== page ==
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gjones

How Do I Catch Bass On Nests?

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I'm a novice large mouth angler. Had a great but frustrating day yesterday. Saw lots of large fish but couldn't get any to bite. They were all guarding a nest. I had gin clear water with sunny conditions. I was flipping worms and lizards Texas rigged. what could I have done differently?

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I had this problem yesterday. This one nest had a log right next to it, If I could see the fish it wouldnt bite, I stepped further back so the log blocked my view of the nest waited 5-10 minutes and cast, and it bit. I never bought into the fish seeing you but now I'm rethinking that.

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When the bass are on their "beds" they can be very difficult to catch.

The females will guard the bed and pick up your bait and toss it out of the bed.

The males will circle the bed and do the same thing, sometimes by bumping your bait with their closed mouths.

Here is what you can do:

1. Check out the spring fishing articles regarding beding bass on this forum and read what it says to do.

2. Go to various pros web sites and read what they have to say about fishing bedded bass.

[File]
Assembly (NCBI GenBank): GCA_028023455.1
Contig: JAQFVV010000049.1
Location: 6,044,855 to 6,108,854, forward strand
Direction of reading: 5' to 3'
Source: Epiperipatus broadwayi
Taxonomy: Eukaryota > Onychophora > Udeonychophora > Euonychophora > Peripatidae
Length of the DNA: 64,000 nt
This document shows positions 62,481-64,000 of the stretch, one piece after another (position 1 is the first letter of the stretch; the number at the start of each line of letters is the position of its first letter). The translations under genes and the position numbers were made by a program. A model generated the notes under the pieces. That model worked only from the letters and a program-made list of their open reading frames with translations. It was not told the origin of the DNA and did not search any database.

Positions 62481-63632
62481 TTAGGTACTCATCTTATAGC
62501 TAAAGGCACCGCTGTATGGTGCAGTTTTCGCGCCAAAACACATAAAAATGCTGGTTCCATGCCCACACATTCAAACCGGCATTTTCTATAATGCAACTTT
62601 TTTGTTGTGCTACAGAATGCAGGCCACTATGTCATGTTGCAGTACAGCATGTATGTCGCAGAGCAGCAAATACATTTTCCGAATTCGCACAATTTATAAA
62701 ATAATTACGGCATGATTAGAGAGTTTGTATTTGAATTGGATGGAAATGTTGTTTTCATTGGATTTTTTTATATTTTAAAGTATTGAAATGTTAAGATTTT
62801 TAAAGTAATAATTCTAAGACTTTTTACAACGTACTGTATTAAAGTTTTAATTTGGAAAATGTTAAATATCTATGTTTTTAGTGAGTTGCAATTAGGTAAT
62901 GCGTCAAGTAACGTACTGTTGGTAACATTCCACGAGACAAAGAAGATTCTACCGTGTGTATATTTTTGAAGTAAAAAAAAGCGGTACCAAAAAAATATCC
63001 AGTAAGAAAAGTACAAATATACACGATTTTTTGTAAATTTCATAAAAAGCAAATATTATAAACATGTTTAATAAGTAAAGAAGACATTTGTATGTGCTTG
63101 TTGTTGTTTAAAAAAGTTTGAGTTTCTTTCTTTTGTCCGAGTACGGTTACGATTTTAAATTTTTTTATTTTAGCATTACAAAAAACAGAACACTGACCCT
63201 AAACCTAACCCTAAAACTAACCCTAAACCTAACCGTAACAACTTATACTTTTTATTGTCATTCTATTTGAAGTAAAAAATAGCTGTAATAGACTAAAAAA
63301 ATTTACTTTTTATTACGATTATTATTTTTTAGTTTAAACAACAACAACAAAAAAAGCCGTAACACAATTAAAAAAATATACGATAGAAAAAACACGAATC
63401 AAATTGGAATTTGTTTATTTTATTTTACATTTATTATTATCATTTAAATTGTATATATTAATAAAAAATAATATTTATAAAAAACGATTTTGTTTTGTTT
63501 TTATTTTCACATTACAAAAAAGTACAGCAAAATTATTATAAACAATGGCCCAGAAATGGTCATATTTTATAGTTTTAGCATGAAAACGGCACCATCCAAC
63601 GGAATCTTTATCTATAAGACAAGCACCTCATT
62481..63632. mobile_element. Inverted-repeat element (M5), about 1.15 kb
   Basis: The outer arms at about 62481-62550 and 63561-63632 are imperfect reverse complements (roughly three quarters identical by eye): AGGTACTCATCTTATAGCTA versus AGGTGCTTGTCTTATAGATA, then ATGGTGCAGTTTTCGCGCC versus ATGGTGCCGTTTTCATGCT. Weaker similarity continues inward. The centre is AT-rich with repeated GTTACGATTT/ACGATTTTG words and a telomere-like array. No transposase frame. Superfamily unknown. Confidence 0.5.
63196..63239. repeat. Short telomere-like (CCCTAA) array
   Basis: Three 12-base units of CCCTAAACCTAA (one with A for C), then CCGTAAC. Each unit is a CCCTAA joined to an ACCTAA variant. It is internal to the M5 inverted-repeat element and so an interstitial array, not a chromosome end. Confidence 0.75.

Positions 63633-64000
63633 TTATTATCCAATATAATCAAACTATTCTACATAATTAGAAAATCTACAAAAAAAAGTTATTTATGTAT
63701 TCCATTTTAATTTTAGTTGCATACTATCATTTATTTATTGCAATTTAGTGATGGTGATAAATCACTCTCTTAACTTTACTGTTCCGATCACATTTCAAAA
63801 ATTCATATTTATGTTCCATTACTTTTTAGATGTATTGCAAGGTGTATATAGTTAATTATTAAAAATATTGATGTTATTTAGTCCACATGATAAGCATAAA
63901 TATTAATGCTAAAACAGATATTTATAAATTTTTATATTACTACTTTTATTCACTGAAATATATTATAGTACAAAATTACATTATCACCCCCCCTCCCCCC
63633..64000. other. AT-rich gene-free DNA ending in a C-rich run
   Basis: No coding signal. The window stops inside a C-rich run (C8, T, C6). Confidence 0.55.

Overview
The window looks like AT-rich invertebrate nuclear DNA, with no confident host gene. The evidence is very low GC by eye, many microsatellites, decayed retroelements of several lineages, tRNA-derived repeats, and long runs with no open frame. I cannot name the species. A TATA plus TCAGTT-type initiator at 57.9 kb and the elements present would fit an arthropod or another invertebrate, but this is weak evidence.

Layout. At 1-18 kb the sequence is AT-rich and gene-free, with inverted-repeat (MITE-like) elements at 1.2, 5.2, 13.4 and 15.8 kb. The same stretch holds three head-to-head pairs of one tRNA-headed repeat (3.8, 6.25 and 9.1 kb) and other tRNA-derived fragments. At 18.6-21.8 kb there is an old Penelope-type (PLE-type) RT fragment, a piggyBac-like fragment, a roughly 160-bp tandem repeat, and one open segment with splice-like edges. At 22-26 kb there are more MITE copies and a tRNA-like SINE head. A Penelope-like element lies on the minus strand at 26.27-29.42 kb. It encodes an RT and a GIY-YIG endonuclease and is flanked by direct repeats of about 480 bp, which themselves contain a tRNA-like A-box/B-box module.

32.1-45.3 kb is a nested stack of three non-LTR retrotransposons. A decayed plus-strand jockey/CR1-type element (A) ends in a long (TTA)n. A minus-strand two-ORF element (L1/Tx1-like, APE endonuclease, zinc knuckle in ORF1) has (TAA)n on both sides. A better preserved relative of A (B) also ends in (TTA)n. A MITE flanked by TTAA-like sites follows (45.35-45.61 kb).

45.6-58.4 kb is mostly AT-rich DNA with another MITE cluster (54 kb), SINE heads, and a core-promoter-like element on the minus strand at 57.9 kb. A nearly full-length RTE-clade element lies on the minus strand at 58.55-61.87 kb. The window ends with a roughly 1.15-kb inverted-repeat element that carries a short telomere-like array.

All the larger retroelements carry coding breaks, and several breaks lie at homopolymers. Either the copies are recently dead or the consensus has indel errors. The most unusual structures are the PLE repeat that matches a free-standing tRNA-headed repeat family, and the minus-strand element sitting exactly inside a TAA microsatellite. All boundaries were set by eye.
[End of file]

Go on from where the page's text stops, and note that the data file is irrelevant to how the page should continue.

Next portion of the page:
3. Throw a tube or lizard. They hate lizards. Drag it through the bed over and over again until you aggravate them to kill the bait.

4. Return female and males back into the water so they can continue to guard the bed.

Read, read and read some more. Look for various DVDs on bass fishing. Suscribe to bass fishing magazines. Join B.A.S.S. and receive their magazine. The more you can research a subject the better you will be.

Start a library, too. Cut out those articles that are of interest to you and put them in file folders or a three-ring binder by subject. Then you can read them again as the seasons and weather progresses during the year.

Good luck and let us know how you do getting those big ladies and their mates to hit your baits.

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NCY, if you can see the bass, they can see you.

Proven fact.

As for bass fishing, it reminds me of the NYC tourist that asks a native New Yorker how to get to Carniegh Hall. The New Yorker replied, "practice, practice, practice."

Take your fellow New Yorker's advice and the more time you are on the water the better you will be.